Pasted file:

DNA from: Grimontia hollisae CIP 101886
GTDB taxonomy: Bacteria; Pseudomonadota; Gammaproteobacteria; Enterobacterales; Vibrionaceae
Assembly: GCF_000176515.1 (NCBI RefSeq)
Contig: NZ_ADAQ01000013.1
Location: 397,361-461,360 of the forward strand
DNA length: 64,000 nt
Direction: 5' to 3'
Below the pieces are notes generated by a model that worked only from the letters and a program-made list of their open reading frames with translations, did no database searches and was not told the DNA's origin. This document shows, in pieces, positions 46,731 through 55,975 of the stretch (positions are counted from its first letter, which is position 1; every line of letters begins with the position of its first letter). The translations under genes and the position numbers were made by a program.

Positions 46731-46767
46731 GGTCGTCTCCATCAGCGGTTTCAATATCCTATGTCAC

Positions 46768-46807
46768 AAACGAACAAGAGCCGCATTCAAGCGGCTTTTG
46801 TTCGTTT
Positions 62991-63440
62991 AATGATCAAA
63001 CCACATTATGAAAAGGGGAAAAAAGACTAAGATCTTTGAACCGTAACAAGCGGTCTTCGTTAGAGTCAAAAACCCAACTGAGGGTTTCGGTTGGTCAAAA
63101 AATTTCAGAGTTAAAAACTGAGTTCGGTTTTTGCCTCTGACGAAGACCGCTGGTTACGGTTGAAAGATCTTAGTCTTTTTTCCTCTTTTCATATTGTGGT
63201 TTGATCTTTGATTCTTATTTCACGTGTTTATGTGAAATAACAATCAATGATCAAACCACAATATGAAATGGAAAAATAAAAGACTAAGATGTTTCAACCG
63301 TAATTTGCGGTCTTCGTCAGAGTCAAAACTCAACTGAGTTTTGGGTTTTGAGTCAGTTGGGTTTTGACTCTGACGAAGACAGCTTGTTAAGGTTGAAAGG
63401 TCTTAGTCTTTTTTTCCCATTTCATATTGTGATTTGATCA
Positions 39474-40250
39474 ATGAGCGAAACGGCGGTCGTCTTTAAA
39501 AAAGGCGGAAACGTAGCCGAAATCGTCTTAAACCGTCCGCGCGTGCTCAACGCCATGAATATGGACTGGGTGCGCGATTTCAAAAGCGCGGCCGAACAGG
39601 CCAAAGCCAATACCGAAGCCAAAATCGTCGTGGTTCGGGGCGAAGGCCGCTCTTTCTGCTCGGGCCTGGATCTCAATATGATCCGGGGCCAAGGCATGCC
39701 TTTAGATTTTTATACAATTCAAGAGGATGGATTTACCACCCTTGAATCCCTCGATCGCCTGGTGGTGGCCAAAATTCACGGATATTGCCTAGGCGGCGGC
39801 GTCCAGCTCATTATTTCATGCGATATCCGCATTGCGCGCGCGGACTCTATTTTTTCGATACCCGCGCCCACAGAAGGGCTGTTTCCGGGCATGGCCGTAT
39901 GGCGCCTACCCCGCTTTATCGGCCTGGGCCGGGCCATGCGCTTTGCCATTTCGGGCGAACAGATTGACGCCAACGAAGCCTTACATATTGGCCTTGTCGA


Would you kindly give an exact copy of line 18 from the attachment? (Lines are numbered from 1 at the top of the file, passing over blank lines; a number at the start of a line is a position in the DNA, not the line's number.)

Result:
63201 TTGATCTTTGATTCTTATTTCACGTGTTTATGTGAAATAACAATCAATGATCAAACCACAATATGAAATGGAAAAATAAAAGACTAAGATGTTTCAACCG